The latest details emerging from yesterday's foiled terrorist plot bear a remarkable resemblance to one of the most daring attempts by Islamic-inspired terrorists to launch a series of devastating attacks against Western airline targets.
In January 1995, police in the Philippines capital, Manila, investigated a fire in a flat rented by three men. Initially they said it was "just some Pakistanis playing with firecrackers" but they had uncovered one of the most audacious terror plots to date: a bid to smuggle liquid explosives on to 12 American airliners and detonate them simultaneously in mid-flight.
The mastermind was Ramzi Yousef, now serving a life sentence in the US for a bid to blow up the World Trade Centre in 1993.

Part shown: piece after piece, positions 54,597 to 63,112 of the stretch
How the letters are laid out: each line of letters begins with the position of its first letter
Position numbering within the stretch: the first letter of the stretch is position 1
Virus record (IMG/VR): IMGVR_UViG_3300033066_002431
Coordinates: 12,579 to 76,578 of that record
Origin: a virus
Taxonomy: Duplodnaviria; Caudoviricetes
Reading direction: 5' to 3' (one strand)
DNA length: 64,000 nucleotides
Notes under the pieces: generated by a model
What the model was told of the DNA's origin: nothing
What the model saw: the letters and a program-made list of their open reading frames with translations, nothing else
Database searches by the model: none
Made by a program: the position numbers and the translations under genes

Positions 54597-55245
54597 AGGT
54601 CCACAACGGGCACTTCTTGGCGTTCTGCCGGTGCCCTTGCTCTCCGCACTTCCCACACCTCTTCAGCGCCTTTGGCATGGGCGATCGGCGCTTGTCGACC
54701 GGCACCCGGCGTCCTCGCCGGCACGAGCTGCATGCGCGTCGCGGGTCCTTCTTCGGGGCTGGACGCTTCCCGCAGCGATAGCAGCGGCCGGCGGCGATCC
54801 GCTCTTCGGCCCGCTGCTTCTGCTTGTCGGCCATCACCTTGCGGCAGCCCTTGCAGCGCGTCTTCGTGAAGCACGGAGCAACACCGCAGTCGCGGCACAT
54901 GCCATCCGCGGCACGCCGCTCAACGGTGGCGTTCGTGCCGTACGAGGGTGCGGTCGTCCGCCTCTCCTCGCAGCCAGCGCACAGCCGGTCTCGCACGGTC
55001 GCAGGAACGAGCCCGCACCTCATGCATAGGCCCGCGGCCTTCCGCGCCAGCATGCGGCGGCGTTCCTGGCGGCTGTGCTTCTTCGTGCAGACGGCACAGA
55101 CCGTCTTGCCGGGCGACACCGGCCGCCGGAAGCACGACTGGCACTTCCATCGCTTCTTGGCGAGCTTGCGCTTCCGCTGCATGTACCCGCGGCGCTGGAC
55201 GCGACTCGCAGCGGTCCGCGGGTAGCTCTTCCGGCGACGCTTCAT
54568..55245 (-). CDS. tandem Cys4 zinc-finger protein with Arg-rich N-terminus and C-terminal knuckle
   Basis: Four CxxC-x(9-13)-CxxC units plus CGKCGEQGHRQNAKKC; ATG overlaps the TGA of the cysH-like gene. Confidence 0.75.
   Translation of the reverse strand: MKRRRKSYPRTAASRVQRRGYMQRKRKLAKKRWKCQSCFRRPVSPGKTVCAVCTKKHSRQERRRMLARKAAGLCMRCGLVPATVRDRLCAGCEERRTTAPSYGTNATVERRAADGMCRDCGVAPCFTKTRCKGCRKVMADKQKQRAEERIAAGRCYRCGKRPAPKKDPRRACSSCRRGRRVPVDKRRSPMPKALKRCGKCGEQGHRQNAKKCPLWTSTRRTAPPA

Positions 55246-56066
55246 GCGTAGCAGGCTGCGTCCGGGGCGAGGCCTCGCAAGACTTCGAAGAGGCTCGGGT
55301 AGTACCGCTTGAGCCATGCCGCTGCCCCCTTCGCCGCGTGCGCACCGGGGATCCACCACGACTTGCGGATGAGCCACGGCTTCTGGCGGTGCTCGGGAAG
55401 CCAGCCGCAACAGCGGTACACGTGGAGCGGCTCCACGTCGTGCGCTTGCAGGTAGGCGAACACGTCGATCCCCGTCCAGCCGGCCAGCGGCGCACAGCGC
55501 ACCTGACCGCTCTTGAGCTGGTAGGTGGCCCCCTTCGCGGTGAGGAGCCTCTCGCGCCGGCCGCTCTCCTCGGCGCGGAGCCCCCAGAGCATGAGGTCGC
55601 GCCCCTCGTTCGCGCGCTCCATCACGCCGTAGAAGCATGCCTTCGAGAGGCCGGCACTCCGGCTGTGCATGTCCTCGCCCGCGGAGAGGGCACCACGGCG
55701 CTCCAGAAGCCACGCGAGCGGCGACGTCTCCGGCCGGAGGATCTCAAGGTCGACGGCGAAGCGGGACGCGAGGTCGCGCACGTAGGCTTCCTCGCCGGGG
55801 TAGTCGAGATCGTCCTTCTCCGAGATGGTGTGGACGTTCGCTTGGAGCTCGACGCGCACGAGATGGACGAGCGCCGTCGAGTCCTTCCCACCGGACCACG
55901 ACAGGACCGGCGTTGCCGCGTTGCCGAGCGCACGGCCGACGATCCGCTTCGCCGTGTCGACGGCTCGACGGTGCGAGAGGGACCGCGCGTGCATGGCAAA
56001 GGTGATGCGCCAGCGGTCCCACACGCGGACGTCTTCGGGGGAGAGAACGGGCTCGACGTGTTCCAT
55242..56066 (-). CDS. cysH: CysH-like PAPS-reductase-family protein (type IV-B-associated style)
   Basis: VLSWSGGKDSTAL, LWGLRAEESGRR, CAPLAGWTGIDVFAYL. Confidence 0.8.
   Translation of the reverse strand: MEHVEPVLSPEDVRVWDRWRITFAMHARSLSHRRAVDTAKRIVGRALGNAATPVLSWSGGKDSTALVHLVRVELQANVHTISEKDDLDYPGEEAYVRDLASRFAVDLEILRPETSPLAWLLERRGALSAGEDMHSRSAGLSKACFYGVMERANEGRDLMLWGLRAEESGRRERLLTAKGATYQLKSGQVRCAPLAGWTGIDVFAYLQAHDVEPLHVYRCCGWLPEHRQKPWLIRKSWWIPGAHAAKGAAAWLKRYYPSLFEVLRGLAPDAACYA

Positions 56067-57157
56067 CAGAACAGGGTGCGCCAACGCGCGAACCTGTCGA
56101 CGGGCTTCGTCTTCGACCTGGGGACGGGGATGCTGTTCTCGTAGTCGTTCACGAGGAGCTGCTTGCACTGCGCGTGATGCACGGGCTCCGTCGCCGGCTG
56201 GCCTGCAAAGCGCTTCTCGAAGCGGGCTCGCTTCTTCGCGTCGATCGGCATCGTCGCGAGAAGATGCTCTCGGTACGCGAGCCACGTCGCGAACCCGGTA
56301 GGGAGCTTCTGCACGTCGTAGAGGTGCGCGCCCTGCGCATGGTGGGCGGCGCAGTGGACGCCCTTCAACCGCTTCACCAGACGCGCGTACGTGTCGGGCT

With his fellow conspirators Abdul Hakim Murad and Wali Khan Amin Shah, Yousef had hatched a plan to smuggle liquid nitroglycerin, hidden in contact lens solution bottles, on to airliners. Nitroglycerin, Murad boasted after his arrest, was almost impossible to detect.
Using a modified Casio watch as a timer, two 9v batteries and a detonator hidden in their shoes, the idea was to assemble the bomb on the first leg of a flight, then disembark at the stopover. The explosives would detonate once the planes were back in the air.
The plot, codenamed "Bojinka" after the Serbo-Croat for "loud bang", was abandoned after the fire. But two months earlier Yousef had tested it, leaving a device on a Philippines Airlines flight to Tokyo which killed a Japanese businessman and wounded dozens. The plane survived and the pilot made an emergency landing.
Yousef's globalised approach to terrorism and desire to carry out momentous attacks was regarded as a precursor to the 9/11 attacks. Khalid Shaikh Mohammed, the Pakistani-Kuwaiti who masterminded the operation, reportedly decided after "Bojinka" that smuggling explosives on to planes was too risky and that turning hijacked planes into flying bombs was a safer option for catastrophic attacks.Reuse content